Whenever I come back to writing, it’s like revisiting a sacred moment, or place. I’ve always been a bit of a time-traveler and being grounded in the banal platitudes of the present is a skill that I’ve had to continually hone and sharpen.
Like John Ruskin, I hold to the belief that quality of life is never an accident; it is always the result of high intention, sincere effort, intelligent direction and skillful execution. Van Gogh said: “Great things are not done by impulse, but by a series of small things brought together. And great things are not accidental, but must certainly be willed.“
I believe that with every atom of my being. I’ve reaped the results of a life I never dreamed was possible simply by committing to daily diligence, showing up, going to therapy, and doing the work - which has often involved changing my behavior/patterns. Changing my behavior these days is a simple course correction versus sailing in a hurricane. I don’t take everything personally (or as an attack), but I’m convicted whenever I behave/act wrongly, and more and more often - I’m convicted prior to bad behavior because I’ve experienced (hopefully) enough consequences of bad behavior to know better.
Acting out of hurt, pain, confusion, grief, despair, shame, anger, and/or resentment has never, ever, worked out or in my favor - it never has for anyone. And I don’t have to live in a cycle of insanity by repeating the same behavior and expecting different results. I know that no feeling is final (save sustained grief), and I’ve reached a point in my life where I’m at peace with that.
What matters, for me, is that I can look at myself in the mirror each morning without shame - without seeing some broken, haunted, monstrous, shattered thing staring back at me. And that I can be the kind of person I needed when I was broken. I have no doubt or fear what would be said about me at my funeral if I died in a car crash, or had an aneurysm tonight. That’s something you can’t put a price on, it’s something you can only live your way into. A significant part of learning how to live my way into a life I could be proud of was understanding that everything about me, except using/drinking again, was and is subject to change.
I thought a strong sense identity meant having a certain rigidity because I believed that was the opposite to moral flexibility, but I’m learning that a strong sense of identity means that I have to remain pliable, I just have to practice discernment in what and who I allow to shape and influence me.
I’ve been sober for over seven and half years now, and it’s not remotely a burden (or a mantle of shame). I haven’t wanted to use in years, not even at the height of repeated gaslighting and abuse - and I don’t feel like I’m “missing out” because I never enjoyed using, to begin with - it was always about “treating” the pain I was in, albeit was initially for physical pain from my spinal fusions, it later became the only way I knew how to “treat” (escape) emotional pain.
I have always felt things with a certain rawness and intensity, as I’m a naturally hardwired empath who’s learned that (developed and matured) empathy means acknowledging a horizon of context that extends perpetually beyond what we can see. I have always been a healer/protector at heart - and recovery has given me a platform to put that calling into action.
While there is a significant emotional labor toll of seemingly being a crisis call center for people in all walks of recovery (not just sobriety, but mental illness, trauma, abuse, etc.) - there is nothing more important to me, nothing more meaningful, life-giving, more purposeful, there is nothing closer to God than helping, equipping, guiding, and providing an environment for others who are hurting to heal, recover, grow, and transform in.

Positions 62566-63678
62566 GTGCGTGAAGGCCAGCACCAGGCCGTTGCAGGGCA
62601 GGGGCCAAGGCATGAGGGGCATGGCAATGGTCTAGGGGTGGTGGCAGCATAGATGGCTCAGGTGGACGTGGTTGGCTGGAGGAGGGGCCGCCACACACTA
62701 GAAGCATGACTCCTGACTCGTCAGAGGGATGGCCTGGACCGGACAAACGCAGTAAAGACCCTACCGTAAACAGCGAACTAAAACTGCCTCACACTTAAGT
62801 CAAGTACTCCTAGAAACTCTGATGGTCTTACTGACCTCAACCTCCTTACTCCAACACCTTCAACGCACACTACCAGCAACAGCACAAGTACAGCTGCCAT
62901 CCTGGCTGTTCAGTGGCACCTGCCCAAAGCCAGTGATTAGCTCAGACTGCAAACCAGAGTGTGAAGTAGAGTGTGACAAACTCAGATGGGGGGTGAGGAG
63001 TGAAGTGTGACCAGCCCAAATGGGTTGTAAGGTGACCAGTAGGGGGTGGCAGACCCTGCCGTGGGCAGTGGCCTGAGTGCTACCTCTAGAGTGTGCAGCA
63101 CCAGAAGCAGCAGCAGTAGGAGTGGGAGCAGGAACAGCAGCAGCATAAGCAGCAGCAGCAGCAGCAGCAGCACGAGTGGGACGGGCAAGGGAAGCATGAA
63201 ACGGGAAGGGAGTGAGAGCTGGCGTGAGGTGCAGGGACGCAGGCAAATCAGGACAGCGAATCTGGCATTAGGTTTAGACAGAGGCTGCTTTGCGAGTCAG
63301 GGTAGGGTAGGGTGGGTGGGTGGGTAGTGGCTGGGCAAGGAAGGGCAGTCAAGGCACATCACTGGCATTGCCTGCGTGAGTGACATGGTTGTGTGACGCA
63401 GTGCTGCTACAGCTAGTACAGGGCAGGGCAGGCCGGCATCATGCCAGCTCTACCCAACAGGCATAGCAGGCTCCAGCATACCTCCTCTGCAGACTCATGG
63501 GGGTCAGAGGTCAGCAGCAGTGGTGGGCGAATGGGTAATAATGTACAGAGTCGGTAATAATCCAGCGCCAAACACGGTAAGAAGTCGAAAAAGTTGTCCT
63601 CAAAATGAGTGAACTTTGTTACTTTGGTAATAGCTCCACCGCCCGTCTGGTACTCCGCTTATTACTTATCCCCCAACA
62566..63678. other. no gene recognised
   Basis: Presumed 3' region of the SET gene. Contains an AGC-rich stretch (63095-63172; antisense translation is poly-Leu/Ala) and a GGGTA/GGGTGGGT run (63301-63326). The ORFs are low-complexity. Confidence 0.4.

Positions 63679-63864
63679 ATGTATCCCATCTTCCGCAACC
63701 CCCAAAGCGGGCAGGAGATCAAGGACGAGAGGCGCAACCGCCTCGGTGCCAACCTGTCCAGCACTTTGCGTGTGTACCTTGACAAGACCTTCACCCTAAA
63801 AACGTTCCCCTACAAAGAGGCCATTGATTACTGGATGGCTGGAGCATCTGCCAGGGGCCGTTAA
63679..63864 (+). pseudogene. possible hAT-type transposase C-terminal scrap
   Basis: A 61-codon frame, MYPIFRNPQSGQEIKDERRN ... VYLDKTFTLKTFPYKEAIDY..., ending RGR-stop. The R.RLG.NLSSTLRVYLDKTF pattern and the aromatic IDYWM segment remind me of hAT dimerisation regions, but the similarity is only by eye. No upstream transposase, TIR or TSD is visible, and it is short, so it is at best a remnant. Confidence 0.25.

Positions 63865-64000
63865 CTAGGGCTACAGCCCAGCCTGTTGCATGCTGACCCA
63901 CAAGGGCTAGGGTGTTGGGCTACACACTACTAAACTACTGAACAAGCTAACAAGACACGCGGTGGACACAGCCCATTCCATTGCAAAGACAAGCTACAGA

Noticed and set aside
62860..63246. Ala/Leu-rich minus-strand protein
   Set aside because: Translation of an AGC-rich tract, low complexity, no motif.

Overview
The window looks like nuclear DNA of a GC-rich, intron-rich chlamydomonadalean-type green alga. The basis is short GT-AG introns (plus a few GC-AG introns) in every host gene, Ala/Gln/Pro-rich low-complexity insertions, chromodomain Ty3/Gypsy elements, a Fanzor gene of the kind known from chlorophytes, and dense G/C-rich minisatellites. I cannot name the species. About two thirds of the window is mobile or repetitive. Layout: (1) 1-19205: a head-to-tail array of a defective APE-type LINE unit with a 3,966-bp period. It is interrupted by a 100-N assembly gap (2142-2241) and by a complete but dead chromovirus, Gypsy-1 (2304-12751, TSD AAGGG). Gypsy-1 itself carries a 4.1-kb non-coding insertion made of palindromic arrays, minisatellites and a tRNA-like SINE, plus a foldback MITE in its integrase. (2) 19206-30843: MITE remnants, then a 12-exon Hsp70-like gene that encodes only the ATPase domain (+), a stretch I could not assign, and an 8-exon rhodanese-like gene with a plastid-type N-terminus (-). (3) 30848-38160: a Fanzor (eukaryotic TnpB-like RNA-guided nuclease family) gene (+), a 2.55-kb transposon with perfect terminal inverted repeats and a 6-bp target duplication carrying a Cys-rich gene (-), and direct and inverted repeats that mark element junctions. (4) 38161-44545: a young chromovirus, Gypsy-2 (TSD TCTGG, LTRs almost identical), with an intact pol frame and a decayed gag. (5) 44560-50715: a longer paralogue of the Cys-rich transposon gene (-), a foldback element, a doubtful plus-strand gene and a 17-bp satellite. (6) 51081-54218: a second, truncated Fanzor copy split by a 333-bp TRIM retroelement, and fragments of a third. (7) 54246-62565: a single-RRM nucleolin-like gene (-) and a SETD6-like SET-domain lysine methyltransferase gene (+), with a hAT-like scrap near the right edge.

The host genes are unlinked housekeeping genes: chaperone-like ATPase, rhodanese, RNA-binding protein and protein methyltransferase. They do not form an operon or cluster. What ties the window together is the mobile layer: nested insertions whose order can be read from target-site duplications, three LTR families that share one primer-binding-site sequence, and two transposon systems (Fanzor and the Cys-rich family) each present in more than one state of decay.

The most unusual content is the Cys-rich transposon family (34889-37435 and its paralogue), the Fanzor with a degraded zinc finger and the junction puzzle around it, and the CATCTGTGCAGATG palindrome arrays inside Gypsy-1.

I’ve always been able to extend others empathy, understanding, grace, and forgiveness, but have always struggled to extend those things to myself. And while I have unrealistic expectations for myself (and sometimes those that I’m closest to), one of the reasons I’ve failed to extend myself grace is because extending myself grace means I can’t fix, control or white-knuckle myself through a situation or circumstance with sheer-force-of-fucking-will. Extending myself grace means letting go, over and over. Extending myself grace goes hand-in-hand with radical acceptance. It means keeping my palms open like windows.
What I am learning is how to be here when I want to be anywhere else, doing something else. I am learning how to listen to my heart break, beat, and mend itself. I am trying to tune into the grief inside of my bones. I want to get past the static of the pain and hear the broadcast in its entirety without interruption. But I don’t know if that will ever happen, and I need to be ok with that.
I’ve been thinking a lot about the difference between resolution and transformation these days. And I don’t ever want to go back to the way things were. I want to continue to create something new, even if that new thing is just a life for myself.
I want to put my (metaphysical) hands to work and give myself grace before they start bleeding.
I know that something wonderful is happening to each of us if we allow it. I know that we have not forgotten each other. I think of you all with the utmost/excruciating warmth, and in a sense - I pray for each of you nightly.
And while I wish I could take each of your hands and hold them, dear, to my chest - want I wish for most is that each of you continues to be who you are, and who you’ve been called to be. And if you aren’t yet, I pray that you are convicted to. I wish for nothing more than a transformative experience in each of our lives, and an awakening of each of our hearts.
With all my love, strength, and tenderness